GE Capital: Retail CFOs more optimistic, look to invest
Norwalk, Conn. — Retail CFOs of U.S. middle-market companies are becoming more optimistic concerning the state of the industry, according to the latest GE Capital survey of retail CFOs of companies with revenues ranging from $50 million to $1 billion.
Half (50%) of the surveyed CFOs plan to replace old equipment with newer, more efficient equipment as a way of improving operational efficiencies. The second most anticipated initiative to improve operational efficiency among the CFOs was a reduction in the number of suppliers (24%).
“Demand for financing from retailers has also increased substantially over the past 12 months as retailers move from cost containment to once again investing for the future,” said Jim Hogan, senior managing director, GE Capital, Corporate Retail Finance. “
Overall, retail CFOs are optimistic about the outlook for their industry, the U.S. economy and the world economy. Key findings include:
- A majority (80%) of retail CFOs surveyed believe their company’s revenue will increase in 2011, a 26% point rise since first quarter 2010.
- Thirty-eight percent expect to increase their capital expenditures this year.
- Sixty percent expect the discount category to see the greatest increase in consumer spending in 2011. Twenty-two percent expect the luxury category to see an increase in consumer spending, up 14 percentage points from first quarter 2010.
- Forty-three percent see increased new order pipelines this year, up 18% since third quarter 2010
- Nearly one-third of retail CFOs expect an increase in their financing needs over the next 12 months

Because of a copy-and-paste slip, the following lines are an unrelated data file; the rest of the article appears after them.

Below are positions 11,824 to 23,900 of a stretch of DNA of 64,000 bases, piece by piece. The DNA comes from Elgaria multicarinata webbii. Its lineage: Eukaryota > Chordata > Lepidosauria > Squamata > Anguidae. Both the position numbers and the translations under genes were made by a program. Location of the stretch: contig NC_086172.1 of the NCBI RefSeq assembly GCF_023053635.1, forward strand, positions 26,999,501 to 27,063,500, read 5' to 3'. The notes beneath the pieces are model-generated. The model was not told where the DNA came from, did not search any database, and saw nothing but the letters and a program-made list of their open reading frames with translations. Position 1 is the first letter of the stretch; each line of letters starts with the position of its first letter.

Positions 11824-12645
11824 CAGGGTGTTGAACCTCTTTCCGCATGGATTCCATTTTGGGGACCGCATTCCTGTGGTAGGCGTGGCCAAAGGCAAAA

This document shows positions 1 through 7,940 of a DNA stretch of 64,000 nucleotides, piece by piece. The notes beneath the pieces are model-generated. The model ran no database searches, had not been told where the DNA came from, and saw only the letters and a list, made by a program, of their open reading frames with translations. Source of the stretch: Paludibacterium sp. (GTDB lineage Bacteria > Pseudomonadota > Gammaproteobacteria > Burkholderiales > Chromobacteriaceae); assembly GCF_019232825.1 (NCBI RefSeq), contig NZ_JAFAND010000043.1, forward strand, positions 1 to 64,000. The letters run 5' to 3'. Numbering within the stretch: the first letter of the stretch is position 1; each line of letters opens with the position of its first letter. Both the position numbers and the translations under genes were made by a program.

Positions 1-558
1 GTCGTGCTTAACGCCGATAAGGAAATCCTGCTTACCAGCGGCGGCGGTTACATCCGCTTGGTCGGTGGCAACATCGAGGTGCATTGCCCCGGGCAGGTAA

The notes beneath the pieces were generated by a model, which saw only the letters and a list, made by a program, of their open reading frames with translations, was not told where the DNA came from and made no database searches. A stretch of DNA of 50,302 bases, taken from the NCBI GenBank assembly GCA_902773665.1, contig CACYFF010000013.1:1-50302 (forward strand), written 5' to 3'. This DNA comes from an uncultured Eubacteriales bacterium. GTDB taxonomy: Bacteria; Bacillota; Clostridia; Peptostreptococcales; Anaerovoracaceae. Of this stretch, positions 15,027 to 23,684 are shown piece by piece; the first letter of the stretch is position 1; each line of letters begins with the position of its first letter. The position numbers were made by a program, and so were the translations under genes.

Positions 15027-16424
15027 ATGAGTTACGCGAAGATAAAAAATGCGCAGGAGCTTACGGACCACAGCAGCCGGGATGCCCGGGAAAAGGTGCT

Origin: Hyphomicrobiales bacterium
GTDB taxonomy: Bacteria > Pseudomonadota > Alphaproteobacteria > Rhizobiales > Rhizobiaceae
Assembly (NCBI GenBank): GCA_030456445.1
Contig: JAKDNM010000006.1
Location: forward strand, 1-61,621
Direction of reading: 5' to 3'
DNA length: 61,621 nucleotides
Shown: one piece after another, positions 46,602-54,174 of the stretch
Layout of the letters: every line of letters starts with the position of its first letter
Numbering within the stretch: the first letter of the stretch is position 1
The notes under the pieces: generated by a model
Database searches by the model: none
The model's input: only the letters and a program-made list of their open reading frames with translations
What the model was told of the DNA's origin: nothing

For more information on the GE Capital Middle-Market CFO Survey, visit gecapital.com/cfosurvey.
Toy industry loses long-time veteran
Sydney Rosen, former chairman of Rose Art Industries and a toy industry veteran, died on June 2 at the age of 94.
Rosen’s career in the toy industry began when he went to work for his father’s company, Rosebud Art, following a medical discharge from the army. Rosen’s father Isidor was an artist and lithographer by trade, creating children’s toys and arts and craft sets, games and puzzles, and eventually Sydney and his brother Irving took over the business themselves as Isidor retired. Ultimately Rosen bought his brother’s share.
Over the years Rosen developed the Rosebud Art Company, which he renamed Rose Art Industries, from a small supplier of American flags and toys to a successful and enduring business, creating many of the Rose Art products himself.
After a fire in 1985 destroyed the Rose Art family, the Rosen family rebuilt the company inot thepreeminent manufacturer of toys and stationery including games and puzzles, which was eventually sold in 2005. At the peak sales were over $375 million and there were over 4000 employees worldwide.
Clearance sales coming at Talbots
The number of planned store closures at Talbot’s was bumped to 110 units recently when the company reported disappointing first-quarter results and indicated most of the underperforming units would close during the second half of the year.
Talbots currently operates 568 stores, so lopping 110 units off of that base represents a meaningful 20% reduction in store count. It is also a larger number of stores than originally envisioned when the company first announced its store rationalization program as a component of a three-year turnaround strategy it shared with investors last fall.